Finding rows that are missing specific value in a set

All we need is an easy explanation of the problem, so here it is.

The database that I am using is MySQL. I have an options table that roughly looks like this

id          int(10) PRIMARY
annex_id    int(10)
title       varchar(255)
sort_order  INT(10) NOT NULL

Every annex (annex_id) has bunch of options enumerated by sort_order column which varies from 1 to N and are controlled by humans.

Due to software bug from a couple of months a lot of annexes do not have an option with sort_order == 1 but rather start from 2 or 3.

What I want to do is get all the annex_id‘s which contain options that do not have sort_order == 1. I’ll show an exemplary table because I feel like I’m explaining it wrong (which could be the reason I can’t come up with a query for it and I’ve been at it for hours).

ID Annex ID Title Sort Order
12 567 Title #1 1
13 567 Title #2 2
14 567 Title #3 3
15 890 Another title #1 2
16 890 Another title #2 3

From the given table I pretty much want craft a query that would get annex id 890 because it doesn’t have a row with sort order == 1.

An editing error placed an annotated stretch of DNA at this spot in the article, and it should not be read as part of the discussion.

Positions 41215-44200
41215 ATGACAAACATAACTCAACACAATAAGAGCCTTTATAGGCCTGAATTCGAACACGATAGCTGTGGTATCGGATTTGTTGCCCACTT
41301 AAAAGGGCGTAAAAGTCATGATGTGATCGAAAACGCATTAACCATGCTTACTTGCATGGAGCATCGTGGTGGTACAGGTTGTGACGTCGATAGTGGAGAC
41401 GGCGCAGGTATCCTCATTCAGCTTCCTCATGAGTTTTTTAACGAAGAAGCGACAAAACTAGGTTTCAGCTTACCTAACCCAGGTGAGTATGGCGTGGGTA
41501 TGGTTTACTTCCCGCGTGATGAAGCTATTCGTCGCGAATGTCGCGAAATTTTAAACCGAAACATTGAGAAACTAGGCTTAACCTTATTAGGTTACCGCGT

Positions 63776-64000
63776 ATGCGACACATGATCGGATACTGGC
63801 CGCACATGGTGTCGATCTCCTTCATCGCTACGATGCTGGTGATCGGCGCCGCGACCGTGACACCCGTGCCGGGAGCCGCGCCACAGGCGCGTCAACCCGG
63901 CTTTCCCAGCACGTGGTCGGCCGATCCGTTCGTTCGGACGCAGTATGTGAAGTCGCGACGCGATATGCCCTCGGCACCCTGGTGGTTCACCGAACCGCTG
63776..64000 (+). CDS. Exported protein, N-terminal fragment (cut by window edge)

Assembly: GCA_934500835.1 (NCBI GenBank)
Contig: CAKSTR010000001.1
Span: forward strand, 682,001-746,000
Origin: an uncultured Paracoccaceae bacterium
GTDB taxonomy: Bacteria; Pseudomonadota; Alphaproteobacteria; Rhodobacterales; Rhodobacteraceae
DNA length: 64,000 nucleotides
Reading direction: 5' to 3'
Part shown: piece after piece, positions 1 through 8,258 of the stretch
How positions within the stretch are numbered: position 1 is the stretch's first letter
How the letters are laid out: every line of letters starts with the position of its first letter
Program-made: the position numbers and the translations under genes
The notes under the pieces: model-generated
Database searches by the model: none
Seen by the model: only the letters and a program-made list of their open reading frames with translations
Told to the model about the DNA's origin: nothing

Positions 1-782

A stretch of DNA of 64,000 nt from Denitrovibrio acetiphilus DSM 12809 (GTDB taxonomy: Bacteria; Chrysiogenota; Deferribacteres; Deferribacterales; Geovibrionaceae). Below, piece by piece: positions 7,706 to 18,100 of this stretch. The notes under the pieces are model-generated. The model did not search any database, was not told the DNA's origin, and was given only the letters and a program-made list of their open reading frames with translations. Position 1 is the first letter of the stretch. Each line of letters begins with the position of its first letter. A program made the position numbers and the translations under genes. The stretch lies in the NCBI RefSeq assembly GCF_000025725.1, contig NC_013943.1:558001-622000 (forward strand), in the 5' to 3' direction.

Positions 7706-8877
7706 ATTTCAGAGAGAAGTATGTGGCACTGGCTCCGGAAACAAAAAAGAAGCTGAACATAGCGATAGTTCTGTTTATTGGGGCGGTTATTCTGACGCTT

The table has hundreds of thousands of rows and going at it by hand is insane. I’ve been dealing with databases for years and either I’m overthinking it or idk what but I can’t come up with an efficient query to do this job.

Is it even possible to have a query like this?

How to solve :

I know you bored from this bug, So we are here to help you! Take a deep breath and look at the explanation of your problem. We have many solutions to this problem, But we recommend you to use the first method because it is tested & true method that will 100% work for you.

Method 1

You have definitely more than one option here. There is another method with grouping and aggregation and it uses conditional counting:

SELECT
  annex_id
FROM
  table
GROUP BY
  annex_id
HAVING
  COUNT(CASE sort_order WHEN 1 THEN 1 END) = 0
;

The conditional counting itself has several ways of expressing in MySQL. Instead of

COUNT(CASE sort_order WHEN 1 THEN 1 END)

you could also use any of these:

COUNT(IF(sort_order = 1, 1, NULL))
COUNT(sort_order = 1 OR NULL)
SUM(sort_order = 1)

But you could also take a completely different approach. You could use the EXCEPT set operator to get the difference between the set of all annex_id values and the set of those that have sort_order = 1:

SELECT
  annex_id
FROM
  table

EXCEPT

SELECT
  annex_id
FROM
  table
WHERE
  sort_order = 1
;

Note that EXCEPT on its own stands for EXCEPT DISTINCT, which means that duplicate values are automatically eliminated.

Method 2

For anyone wondering, as per matigo‘s instruction the query would look like the following

SELECT annex_id FROM table GROUP BY annex_id HAVING MIN(sort_order) > 1

Note: Use and implement method 1 because this method fully tested our system.
Thank you 🙂

All methods was sourced from stackoverflow.com or stackexchange.com, is licensed under cc by-sa 2.5, cc by-sa 3.0 and cc by-sa 4.0

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